‘Lack of confidence’ stopping women showjumping
Trainer and rider Nicola FitzGibbon blames impostor syndrome
At the women in showjumping discussion in the RDS yesterday were (from left) team manager of Great Britain Di Lampard, showjumper Susan Fitzpatrick and equestrian manager of the RDS Fiona Sheridan. Photograph: Tom Honan
Just one-in-five of the showjumpers competing in Ireland at the highest levels are women, partly because women doubt themselves more, a showjumping gathering has been told .
Blaming a lack of confidence shared by some young women, Co Kildare-based trainer and rider Nicola FitzGibbon said: “It is an extremely mentally difficult sport to be in, and women suffer a lot more from impostor syndrome, they doubt themselves a lot more than men.”
Research carried out over 10 years from 2008 showed a drop-off in the numbers of female riders taking part in RDS competitions, particularly at the higher levels.
Riders split equally between the sexes when they are between 10 and 12, said Fiona Sheridan, the RDS equestrian manager told a gathering marking the 100th anniversary of the first female rider at the RDS .
However, their number falls as they grow older, dropping to 43 per cent by their teens in the “Young rider” class: “They’re making the decision at this point to go on in the sport or to do something else,” Ms Sheridan said.
By the time, riders compete in the “Six Year Olds” showjumping class – “the top horses that will make it to five-star level” – the number of women drops to 18 per cent.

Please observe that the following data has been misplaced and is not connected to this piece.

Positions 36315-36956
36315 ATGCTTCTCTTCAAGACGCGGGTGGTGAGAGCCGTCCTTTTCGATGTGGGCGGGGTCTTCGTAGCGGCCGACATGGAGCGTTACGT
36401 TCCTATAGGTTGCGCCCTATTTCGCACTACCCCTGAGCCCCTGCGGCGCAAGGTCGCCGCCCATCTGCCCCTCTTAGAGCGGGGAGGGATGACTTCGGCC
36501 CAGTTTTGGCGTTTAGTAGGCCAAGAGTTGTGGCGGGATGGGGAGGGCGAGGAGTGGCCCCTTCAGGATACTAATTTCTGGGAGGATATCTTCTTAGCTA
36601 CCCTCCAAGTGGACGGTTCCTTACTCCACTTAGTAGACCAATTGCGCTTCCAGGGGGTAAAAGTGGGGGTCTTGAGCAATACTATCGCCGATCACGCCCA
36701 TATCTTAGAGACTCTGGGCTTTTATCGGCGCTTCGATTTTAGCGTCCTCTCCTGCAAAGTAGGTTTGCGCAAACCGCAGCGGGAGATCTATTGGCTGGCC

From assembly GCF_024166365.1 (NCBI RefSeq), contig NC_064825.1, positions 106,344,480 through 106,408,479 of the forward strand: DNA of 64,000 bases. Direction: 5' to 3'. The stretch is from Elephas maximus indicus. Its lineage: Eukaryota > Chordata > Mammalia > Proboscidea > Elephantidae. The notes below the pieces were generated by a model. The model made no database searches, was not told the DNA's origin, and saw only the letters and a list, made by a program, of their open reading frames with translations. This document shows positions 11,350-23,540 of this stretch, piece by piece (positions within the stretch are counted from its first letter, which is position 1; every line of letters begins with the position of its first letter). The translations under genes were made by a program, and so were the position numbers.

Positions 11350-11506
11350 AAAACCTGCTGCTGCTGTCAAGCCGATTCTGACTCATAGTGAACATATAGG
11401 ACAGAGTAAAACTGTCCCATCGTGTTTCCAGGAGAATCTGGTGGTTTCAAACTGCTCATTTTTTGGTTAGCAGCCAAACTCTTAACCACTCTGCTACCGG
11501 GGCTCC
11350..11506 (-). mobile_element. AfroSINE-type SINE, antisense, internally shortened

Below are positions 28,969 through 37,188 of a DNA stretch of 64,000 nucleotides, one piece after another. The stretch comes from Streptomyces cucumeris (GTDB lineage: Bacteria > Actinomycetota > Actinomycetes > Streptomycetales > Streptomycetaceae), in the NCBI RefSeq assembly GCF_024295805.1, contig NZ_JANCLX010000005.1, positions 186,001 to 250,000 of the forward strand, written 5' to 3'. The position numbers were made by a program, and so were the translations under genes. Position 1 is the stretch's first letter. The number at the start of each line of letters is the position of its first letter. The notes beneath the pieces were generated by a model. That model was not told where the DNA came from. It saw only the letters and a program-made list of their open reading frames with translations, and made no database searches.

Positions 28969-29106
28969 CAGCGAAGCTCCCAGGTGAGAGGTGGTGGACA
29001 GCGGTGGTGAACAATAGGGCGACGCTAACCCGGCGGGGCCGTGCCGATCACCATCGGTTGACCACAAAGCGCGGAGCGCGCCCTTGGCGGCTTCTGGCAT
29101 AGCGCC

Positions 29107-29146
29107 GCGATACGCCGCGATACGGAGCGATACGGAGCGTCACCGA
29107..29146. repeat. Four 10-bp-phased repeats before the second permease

‘Far less girls’
Saying she was not surprised by the research, Di Lampard, who currently holds a leading position with the British senior jumping team said: “As you go through up the ladder to the higher echelons, there are far less girls.”
However, female riders can win out. “To get success you just have to compete and show your performance along with everybody else. If you want it bad enough, you’ll jump through fire to get it.”
Susan Fitzpatrick, a rising Irish jumping star, said many women had forged a trail ahead of her: “But obviously there’s still some things we have to figure out to make it easier and more accessible for women to reach the top level.
‘Doors are opening’
“I think those doors are opening up now, I think the managers are starting to realise now there are girls who jump and trying to give us as many opportunities as they can,” said the Kilkenny-born showjumper.
Up to 100,000 people are expected over the course of the show, which also includes other highlights such as the Land Rover Puissance on Saturday and the €350,000 Longines International Grand Prix of Ireland on Sunday.